|Date:||Jun 08 – 29, 2012|
Péter Szarka graduated from the Hungarian University of Fine Arts in 1989 and completed his postgraduate studies at the same institution in 1992. From 1989 until its dissolution in 1995, he was a member of the Újlak Group, which operated as one of the defining, progressive art groups on the contemporary art scene of post-regime change Hungary. Originally a student of painting, Szarka made installations in the ‘90s, and then, in the early 2000s, turned to digital imaging. Using three-dimensional design programs in fictitious spaces, he depicted fictitious objects and/or people. In the past few years, his medial repertoire has also come to include the genre of photography, as attested to by a number of black and white photo series and photo-based artworks. Both the photos and the prints resulting from 3-D imaging bear the marks of a painterly perspective, just as they share the characteristics of social critical motivation.
Szarka has recently begun painting and drawing again, although he often uses non-traditional materials (for example, waste materials accumulated in his studio are utilized as painting surfaces), which is also indicative of a return to his ‘90s roots.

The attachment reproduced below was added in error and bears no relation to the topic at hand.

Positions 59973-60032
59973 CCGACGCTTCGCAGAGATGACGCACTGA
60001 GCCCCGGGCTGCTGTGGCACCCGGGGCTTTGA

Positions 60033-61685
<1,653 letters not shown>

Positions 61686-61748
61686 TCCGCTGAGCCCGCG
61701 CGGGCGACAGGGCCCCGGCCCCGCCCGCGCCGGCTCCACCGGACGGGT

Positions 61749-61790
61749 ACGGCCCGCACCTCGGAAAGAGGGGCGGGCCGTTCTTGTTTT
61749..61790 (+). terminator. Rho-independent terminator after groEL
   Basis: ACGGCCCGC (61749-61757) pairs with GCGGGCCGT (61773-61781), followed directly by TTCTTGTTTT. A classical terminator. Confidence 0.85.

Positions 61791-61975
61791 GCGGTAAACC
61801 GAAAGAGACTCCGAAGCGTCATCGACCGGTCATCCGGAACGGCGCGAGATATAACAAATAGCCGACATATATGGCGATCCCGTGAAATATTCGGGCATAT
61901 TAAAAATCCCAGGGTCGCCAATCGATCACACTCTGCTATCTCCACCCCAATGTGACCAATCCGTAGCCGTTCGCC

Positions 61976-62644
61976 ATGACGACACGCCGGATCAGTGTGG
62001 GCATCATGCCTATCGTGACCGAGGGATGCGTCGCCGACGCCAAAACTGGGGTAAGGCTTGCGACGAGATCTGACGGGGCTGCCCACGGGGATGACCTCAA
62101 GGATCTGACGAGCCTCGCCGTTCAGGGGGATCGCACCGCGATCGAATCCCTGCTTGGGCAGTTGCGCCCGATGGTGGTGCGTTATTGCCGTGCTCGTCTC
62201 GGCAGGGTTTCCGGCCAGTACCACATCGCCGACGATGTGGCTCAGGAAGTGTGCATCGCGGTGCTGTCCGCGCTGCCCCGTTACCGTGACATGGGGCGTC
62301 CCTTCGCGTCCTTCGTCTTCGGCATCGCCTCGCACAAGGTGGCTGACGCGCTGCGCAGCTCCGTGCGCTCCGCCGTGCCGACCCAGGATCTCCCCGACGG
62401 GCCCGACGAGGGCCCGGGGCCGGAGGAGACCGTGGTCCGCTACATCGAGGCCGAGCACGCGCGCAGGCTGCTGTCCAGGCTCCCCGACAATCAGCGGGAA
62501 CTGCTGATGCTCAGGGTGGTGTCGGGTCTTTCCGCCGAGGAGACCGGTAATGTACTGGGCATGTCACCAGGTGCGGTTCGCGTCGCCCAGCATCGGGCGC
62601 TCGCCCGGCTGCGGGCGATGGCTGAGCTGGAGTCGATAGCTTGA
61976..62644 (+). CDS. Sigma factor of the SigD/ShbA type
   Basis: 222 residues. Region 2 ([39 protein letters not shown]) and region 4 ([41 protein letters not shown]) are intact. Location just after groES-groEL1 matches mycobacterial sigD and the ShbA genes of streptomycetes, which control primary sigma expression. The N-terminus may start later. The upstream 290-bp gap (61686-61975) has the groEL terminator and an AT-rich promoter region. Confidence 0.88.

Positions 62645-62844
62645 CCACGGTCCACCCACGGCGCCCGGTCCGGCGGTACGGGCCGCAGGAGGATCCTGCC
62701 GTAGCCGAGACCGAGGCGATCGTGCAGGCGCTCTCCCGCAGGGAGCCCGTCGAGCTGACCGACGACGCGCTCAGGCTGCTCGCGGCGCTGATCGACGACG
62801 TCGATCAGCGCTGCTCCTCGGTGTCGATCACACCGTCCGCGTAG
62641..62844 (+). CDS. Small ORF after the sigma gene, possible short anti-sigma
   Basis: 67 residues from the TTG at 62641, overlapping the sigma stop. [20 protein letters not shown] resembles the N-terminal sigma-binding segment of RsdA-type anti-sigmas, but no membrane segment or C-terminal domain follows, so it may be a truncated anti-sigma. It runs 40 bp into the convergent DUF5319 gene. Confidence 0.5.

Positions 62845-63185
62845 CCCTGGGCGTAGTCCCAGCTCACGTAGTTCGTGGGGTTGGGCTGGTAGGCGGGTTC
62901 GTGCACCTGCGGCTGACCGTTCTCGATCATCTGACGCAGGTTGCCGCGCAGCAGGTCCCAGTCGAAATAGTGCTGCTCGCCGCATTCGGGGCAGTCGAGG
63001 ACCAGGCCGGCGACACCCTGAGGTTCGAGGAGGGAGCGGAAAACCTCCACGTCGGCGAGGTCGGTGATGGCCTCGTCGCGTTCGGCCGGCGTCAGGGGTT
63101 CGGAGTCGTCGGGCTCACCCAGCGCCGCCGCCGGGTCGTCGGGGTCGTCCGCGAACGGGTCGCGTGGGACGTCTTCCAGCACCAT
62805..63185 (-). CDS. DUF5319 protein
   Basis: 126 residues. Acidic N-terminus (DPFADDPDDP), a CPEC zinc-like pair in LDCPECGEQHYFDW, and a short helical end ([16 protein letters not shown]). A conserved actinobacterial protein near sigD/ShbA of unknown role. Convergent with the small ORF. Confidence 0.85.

The exhibition FAQ features Szarka’s latest work painted with egg tempera. In the displayed pieces, he takes the signs of contemporary visual culture and, robbing them of their original context, uses them in a fractured, fragmented, or transformed format to create new compositions. Employing the methods of graphic and typographic design, and often using textual elements, he creates images that are laconic and lean, but also, at the same time, enigmatic. Szarkas’ presentation of all this via the genre of painting is perplexing, as the style of painting is intentionally not sterile or perfectionist. The artist – through clumsiness, intentional mistakes, and combining varyingly painterly surfaces –ensures that viewers are conscious of the presence of the sensory dimension and his personal touch, which are suggestive of closeness and the aura of the creative process, but, at the same time, also have an alienating effect in terms of content.
The emphasis on intellectual motivation and approach is further enhanced by the brand and slogan-like words that appear on the majority of the paintings. These bring to mind the role of artists in today’s society and their relationship to the spaces and surfaces of artistic expression.
The displayed paintings are related to Szarka’s earlier work primarily through their reduction of content and form. His works are cautious to avoid over-explaining the content; any instruction or guidance to the viewer is intentionally kept to a minimum. We are left with an unusually – and perhaps, at first glance, uncomfortably – large space for exploration and free interpretation, leaving us with the question: what can – what should – the role of art be today?